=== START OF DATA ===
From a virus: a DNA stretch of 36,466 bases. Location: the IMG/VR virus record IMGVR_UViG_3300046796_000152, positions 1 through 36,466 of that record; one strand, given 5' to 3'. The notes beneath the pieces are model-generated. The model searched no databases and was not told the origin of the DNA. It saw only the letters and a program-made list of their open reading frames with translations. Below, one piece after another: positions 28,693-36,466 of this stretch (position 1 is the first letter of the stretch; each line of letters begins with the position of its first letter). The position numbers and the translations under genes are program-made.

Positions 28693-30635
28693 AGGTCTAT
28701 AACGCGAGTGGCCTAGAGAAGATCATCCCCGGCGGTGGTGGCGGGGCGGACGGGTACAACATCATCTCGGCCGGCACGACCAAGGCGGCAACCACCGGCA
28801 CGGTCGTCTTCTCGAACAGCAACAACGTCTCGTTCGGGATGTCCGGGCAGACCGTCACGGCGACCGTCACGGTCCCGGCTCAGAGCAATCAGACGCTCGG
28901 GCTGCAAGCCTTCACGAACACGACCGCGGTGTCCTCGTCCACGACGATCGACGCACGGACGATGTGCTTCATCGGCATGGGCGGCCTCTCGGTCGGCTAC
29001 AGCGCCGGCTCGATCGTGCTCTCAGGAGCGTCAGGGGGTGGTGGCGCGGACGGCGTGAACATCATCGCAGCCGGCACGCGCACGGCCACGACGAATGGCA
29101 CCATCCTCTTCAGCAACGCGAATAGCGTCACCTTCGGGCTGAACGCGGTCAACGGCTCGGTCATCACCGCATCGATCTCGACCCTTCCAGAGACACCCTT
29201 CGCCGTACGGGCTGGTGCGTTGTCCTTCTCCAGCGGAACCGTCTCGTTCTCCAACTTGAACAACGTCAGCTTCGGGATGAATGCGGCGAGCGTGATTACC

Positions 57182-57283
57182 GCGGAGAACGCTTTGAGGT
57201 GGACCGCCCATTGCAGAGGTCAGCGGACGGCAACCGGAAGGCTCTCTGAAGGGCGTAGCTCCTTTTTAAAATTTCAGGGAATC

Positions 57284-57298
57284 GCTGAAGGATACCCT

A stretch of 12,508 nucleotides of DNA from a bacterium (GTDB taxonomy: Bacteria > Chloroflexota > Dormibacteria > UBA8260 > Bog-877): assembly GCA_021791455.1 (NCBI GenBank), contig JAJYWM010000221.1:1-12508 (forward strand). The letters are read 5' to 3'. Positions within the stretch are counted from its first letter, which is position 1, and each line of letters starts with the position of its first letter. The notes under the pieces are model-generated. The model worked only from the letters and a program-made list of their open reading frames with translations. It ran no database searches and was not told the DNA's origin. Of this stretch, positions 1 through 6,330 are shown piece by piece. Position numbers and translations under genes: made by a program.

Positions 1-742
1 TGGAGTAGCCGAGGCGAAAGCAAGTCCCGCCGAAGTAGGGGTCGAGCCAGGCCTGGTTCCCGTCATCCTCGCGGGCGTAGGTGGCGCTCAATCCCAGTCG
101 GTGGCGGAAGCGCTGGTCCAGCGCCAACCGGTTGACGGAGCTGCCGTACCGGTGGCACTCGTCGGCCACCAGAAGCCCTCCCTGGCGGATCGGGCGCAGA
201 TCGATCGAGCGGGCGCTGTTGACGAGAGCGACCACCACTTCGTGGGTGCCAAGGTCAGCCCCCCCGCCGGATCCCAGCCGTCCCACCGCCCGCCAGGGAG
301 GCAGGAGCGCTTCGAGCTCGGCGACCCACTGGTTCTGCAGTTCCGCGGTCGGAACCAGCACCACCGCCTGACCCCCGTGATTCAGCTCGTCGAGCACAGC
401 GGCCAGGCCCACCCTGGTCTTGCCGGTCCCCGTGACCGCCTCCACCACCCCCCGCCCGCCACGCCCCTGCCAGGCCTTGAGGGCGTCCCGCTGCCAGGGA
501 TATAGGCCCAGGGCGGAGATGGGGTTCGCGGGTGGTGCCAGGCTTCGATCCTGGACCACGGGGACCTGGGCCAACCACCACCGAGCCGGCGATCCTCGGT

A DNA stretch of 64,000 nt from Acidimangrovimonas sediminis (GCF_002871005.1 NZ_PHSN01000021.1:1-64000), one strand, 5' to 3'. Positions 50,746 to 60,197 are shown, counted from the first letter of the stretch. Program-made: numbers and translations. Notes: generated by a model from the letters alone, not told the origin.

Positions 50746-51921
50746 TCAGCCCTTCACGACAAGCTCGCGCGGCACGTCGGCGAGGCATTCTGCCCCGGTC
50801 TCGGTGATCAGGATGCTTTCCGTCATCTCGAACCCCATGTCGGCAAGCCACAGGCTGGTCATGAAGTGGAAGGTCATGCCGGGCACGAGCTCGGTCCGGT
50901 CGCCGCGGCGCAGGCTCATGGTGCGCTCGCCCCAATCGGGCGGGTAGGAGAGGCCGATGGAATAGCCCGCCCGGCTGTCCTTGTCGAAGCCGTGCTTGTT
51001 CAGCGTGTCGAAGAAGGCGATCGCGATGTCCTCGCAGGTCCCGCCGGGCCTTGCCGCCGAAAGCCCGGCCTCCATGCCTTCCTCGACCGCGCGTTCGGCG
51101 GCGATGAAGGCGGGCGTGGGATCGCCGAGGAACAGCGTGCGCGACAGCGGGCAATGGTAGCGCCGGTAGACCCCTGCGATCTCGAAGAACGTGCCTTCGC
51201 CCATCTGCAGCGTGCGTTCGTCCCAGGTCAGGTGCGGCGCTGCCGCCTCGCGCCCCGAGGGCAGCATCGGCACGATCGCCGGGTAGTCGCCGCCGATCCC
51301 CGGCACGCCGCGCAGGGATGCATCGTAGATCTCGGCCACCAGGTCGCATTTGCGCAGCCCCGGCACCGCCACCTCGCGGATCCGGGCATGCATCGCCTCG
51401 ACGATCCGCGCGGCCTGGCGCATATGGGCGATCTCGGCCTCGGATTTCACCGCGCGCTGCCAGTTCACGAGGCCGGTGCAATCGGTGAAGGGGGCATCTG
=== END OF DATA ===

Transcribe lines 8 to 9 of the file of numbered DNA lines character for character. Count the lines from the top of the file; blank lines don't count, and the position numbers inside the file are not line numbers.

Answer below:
29101 CCATCCTCTTCAGCAACGCGAATAGCGTCACCTTCGGGCTGAACGCGGTCAACGGCTCGGTCATCACCGCATCGATCTCGACCCTTCCAGAGACACCCTT
29201 CGCCGTACGGGCTGGTGCGTTGTCCTTCTCCAGCGGAACCGTCTCGTTCTCCAACTTGAACAACGTCAGCTTCGGGATGAATGCGGCGAGCGTGATTACC